What I’ve Learned about Statistics
Statistics is all around us that, in fact, it would be difficult to go through the day without being flooded with some sort of statistics or statistical information. It is so commonly used in everyday conversations – be it regarding customer surveys, weather forecasts, political polls, or sports statistics – that we find it difficult to differentiate flawed from actual valid claims. So many times we hear “9 out of 10 says…” or “99 percent of the people” that statistics has been labeled as the science of stating precisely what we do not really know. In this paper, I will break down what statistics actually is and its daily application in our lives, ...view middle of the document...
GPAs, AFOQT scores, and job classifications are also some of the other similar data maintained.
Inferential statistics. Inferential statistics involves taking a deeper look at the information gathered from a sample to draw conclusions about the population (Tanner & Youssef, 2013). Using data collected from previous years on either all of the cadets enrolled in the program or cadets from each Academic Status (AS) level, we are able to predict approximately how many join the program for free tuition/books, how many are interested in being a nurse/pilot/navigator, how many drop out of the program each term, or how many actually complete the program and commission. Based on previous terms’ enrollment data, we could estimate the number of students who will stay in the program for its entirety and commission upon graduation. We would have to look at not only how many graduated each year, but the variables that may have contributed to them staying in the program – availability of scholarship funds, number of active duty slots being offered, changes in requirements, etc.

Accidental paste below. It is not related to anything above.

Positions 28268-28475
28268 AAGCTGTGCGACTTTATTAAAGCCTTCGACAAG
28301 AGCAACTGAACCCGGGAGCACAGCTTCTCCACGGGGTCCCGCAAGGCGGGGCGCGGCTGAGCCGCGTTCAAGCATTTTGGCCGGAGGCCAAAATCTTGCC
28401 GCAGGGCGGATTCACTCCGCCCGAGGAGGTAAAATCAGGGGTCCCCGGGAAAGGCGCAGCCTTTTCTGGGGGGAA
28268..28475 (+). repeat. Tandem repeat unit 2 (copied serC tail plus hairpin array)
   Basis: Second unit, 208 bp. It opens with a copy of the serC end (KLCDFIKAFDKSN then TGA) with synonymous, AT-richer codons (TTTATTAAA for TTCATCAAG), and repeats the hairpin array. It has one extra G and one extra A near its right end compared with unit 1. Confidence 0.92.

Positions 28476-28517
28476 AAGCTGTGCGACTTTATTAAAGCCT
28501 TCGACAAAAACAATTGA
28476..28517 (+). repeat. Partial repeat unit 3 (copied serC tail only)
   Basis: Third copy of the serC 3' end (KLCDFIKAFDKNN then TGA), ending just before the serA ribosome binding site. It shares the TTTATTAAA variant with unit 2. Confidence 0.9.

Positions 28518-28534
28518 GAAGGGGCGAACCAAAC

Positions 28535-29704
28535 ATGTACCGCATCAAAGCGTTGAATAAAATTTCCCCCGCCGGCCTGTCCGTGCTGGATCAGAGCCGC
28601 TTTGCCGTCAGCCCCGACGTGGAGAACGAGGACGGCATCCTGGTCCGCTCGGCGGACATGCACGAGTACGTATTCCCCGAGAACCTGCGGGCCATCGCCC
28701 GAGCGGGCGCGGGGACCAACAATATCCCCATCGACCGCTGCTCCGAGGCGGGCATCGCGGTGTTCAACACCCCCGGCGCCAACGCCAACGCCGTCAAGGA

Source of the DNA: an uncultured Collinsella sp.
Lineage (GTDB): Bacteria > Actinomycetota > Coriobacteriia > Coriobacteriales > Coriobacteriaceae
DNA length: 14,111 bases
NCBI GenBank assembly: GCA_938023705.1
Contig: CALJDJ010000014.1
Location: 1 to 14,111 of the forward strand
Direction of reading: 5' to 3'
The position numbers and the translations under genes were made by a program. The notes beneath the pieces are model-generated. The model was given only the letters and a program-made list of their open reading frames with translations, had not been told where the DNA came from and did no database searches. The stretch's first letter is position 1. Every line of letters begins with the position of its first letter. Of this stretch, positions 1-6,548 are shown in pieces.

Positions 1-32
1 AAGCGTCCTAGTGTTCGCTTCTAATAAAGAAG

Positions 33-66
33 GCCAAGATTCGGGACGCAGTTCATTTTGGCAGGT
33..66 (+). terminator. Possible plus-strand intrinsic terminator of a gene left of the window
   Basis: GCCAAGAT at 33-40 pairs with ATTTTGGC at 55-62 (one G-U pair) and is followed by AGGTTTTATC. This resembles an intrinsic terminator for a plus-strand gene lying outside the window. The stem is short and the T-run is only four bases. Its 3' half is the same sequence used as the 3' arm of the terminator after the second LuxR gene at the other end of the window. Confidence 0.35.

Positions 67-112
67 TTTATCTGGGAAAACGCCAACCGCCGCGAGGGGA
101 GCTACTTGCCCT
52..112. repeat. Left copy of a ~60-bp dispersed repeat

Null hypothesis. Tanner and Youssef-Morgan (2013) identify null hypothesis as the prediction of the result being insignificant or of no difference. It is your assumption that there will be no change to your theory prior to even conducting a test.
Alternative hypothesis. The alternative hypothesis is the exact opposite of the null hypothesis. It reflects that there will be an observed significance in the test – typically identified by an inequality symbol.
Hypotheses are generally testable statements of the relationships among the variables that an individual intends to study in order to either confirm or reject a theory. Poor quality analysis can lead to drawing incorrect and inappropriate conclusions; therefore it is crucial to select the appropriate test for your hypotheses.
Selection of Statistical Test and Evaluating Results
One-sample t-test. The one-sample t-test is used when we want to know whether our sample comes from a particular population, but we do not have all the population information available to us. For instance, we may want to know if a particular sample of college students is similar to or different from college students in general....